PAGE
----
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Full length vs neck sizing

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Full length vs neck sizing

Old 07-05-2011, 12:27 PM
  #1  
Spike
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Default Full length vs neck sizing

What is the advantagle of neck sizing over full lenght sizing? It's my understanding that when loading rounds that will be used in one particular rifle is when you could neck size only, is this correct? Why would one want to neck size only?

Obviously, I'm just getting into reloading. I've read three reloading manuals but not reloaded my first round yet.
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Old 07-31-2011, 11:07 AM
  #2  
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C120
IMO it is best to adjust the FL resizing die to just set the shoulder back a couple of thousands of an inch for best chamber fit and function in a bolt or single shot hunting rifle. When FL sizing you are restoring the case to SAMMI specs.; Sizing the neck enough to hold the bullet and not working the case after each fireing. Sometimes a certain amount of improved accuracy can be had with neck sizing; but don't beleive it will be very much. In my rifles the partial sizing has worked well and the case is not worked as much as full lengh sizing. Hope this helps.

CK
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Old 08-08-2011, 03:13 PM
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Depending on the application, the above is correct.

I've 3 rifles in an 06' case . 1 must be full lengthed every time, they won't chamber otherwise. In the others sizing just half of the neck improved groups by a visible margin. The thing in those 2 is that 1 has a chamber that is correct at the neck base but is long from the base to the shoulder and the other just has a fat shoulder. Now its only say .002-4 on each, but full sizing each time reduces case life from 10 loads to 5 in those 2. In 1 of the 3 the half necking gave me group reduction w/a good load from 2" to 1" and allowed me to move the velocity up by 100fps and keep my 1.5" 100yd hunting load group.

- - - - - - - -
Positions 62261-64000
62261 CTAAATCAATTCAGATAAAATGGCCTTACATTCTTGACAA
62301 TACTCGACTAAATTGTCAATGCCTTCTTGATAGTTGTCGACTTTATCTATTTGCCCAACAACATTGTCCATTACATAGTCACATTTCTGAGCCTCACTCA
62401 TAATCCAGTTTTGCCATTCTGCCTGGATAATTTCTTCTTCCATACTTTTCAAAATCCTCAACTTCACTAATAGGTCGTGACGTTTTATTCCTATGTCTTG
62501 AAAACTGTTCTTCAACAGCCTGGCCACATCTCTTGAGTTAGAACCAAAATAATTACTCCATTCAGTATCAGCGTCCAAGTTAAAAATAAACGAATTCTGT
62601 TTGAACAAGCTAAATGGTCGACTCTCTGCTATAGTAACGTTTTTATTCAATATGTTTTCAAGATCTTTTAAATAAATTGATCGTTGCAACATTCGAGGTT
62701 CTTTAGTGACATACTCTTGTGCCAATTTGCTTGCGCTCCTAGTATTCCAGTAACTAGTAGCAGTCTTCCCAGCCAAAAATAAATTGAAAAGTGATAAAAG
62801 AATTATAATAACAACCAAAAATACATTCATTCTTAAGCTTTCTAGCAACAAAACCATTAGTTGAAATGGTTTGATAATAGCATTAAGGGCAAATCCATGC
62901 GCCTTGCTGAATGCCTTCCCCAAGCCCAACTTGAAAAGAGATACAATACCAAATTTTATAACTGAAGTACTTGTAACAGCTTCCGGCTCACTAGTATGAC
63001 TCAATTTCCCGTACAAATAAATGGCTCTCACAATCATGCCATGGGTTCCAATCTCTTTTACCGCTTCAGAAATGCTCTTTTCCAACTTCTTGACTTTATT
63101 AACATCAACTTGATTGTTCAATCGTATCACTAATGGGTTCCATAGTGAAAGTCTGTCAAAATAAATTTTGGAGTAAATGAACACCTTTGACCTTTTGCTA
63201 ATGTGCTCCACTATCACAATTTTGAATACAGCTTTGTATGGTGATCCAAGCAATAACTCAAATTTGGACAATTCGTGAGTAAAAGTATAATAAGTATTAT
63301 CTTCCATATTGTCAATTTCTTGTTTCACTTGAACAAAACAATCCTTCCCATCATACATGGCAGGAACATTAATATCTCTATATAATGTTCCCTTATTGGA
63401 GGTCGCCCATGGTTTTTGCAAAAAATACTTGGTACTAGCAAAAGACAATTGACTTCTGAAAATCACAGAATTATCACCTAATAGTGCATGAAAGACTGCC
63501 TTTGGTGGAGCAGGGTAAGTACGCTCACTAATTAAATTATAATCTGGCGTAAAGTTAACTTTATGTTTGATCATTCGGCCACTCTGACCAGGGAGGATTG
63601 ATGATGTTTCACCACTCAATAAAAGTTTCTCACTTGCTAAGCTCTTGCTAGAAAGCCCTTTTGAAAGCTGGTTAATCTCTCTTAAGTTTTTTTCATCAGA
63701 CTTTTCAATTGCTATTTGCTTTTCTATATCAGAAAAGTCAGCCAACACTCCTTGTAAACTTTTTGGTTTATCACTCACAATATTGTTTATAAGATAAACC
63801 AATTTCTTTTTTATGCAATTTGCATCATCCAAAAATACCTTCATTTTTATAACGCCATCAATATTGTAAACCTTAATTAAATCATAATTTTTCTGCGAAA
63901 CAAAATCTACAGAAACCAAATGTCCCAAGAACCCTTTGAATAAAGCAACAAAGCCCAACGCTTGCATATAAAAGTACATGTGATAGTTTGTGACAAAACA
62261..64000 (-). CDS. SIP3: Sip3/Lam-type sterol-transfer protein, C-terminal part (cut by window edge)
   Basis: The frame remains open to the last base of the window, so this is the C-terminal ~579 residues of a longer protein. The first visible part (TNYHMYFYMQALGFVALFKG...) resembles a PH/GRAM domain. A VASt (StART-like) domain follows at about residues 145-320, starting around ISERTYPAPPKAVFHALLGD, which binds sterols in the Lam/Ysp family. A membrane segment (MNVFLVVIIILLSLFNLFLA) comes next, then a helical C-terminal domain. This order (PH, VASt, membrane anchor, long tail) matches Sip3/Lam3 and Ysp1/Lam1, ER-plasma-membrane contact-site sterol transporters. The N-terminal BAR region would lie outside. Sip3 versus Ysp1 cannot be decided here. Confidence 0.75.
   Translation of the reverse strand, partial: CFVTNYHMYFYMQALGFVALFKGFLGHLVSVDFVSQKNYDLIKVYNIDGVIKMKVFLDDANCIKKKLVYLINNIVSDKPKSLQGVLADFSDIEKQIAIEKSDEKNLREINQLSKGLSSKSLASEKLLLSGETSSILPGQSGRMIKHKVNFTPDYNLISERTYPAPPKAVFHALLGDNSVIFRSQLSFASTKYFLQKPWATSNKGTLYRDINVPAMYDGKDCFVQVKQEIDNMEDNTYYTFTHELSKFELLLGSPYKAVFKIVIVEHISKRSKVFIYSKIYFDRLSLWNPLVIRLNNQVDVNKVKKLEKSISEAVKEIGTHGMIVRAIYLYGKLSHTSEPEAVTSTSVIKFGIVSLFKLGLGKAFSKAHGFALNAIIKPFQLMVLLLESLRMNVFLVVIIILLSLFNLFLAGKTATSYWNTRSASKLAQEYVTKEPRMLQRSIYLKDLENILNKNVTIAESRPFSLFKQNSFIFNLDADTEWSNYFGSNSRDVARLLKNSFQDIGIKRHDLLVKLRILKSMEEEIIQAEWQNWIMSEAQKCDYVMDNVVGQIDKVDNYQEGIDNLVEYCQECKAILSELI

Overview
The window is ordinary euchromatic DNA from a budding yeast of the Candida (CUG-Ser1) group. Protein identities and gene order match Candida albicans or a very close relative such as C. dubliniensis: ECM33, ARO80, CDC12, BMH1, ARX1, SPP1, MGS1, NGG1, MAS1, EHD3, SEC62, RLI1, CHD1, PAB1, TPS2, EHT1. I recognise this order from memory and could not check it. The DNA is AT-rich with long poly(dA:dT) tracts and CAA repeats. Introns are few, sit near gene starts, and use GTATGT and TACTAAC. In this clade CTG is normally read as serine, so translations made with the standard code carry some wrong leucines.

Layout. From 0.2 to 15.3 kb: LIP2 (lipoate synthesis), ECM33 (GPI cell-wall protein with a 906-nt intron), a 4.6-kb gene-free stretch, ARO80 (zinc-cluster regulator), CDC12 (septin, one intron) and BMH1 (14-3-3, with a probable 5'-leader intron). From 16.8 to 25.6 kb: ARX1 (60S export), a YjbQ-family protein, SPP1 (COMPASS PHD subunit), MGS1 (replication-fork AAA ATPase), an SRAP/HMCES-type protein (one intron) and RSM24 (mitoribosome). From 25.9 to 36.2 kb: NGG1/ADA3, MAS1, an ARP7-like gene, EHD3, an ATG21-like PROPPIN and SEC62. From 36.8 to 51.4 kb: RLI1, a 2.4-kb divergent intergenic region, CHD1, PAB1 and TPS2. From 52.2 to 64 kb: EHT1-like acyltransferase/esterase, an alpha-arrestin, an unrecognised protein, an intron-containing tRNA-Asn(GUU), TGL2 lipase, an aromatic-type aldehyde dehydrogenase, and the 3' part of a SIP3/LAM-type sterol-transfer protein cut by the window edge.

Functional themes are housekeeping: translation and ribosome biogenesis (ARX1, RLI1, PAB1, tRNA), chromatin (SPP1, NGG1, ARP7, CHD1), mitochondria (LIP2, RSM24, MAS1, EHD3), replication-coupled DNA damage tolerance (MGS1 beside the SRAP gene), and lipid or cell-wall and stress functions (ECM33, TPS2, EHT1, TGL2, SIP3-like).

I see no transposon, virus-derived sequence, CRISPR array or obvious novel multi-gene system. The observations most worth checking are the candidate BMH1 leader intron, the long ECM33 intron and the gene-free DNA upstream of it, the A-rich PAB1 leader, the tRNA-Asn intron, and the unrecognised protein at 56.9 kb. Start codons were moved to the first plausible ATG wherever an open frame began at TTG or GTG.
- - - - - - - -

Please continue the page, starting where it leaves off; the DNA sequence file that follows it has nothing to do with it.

It is really a gun to gun thing. If you have a tight/minimum chamber you wont see nearly the group or case life change that you will see in 1 that is near maximums or that is on the long side of the headspace range.
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Old 08-10-2011, 02:26 PM
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as has been stated, one reason is possible better accuarcy, and the second reason is often times longer brass life.
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Old 08-13-2011, 05:06 AM
  #5  
BTM
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The best thing I ever did was buy Lee Collet neck sizing dies. I get a lot more life out of them that way. I have almost 20 reloads on my 22-250 cases now, and who knows how much longer they'll last in my M70.

Of course, these are varmint rounds where I don't mind the action being a little stiff. For bigger stuff --especially dangerous game-- I'd want something that feeds a little easier.
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Old 08-14-2011, 04:04 PM
  #6  
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One thing to add to neck sizing that while it's truely custom ammo, it should only be shot out of the rifle it came from, DON'T give your buddy some of your neck sized ammo to try out.
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Old 08-15-2011, 08:44 PM
  #7  
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The way that you size your cartridge case is dependent upon each individual rifle. The use of the rifle. And the actual nature of the case itself that changes from cartridge to cartridge.

The advantage to neck sizing is a couple of things. First it normally wears your brass less, and you get longer brass life(more shots). Second it allows your brass to conform exactly to your chamber and can allow for more consistent velocities(notice I said can-not always).

Neck sizing is a good practice to be used on varmint rifles, and bench rifles, and any other hunting were 100% ammo reliabilty is not an issue. If you have a slightly tight casing it won't hurt you on a ground hog hunt.

But if you are big game hunting back in the mountains then you want to full size your brass, and make sure they function 100%. You don't want to mess up that once in a lifetime shot.

There are also concerns when it comes to different actions. Usually for a lever or semi. you should always FL size. Sometimes some guys even use a small base die for the rifles, as well as pump rifles. But that is another subject.

There are too many variables to say which is best. You really need to give all the specifics of what you want to do before you can make a real decision as to what type of sizing to do. Tom.
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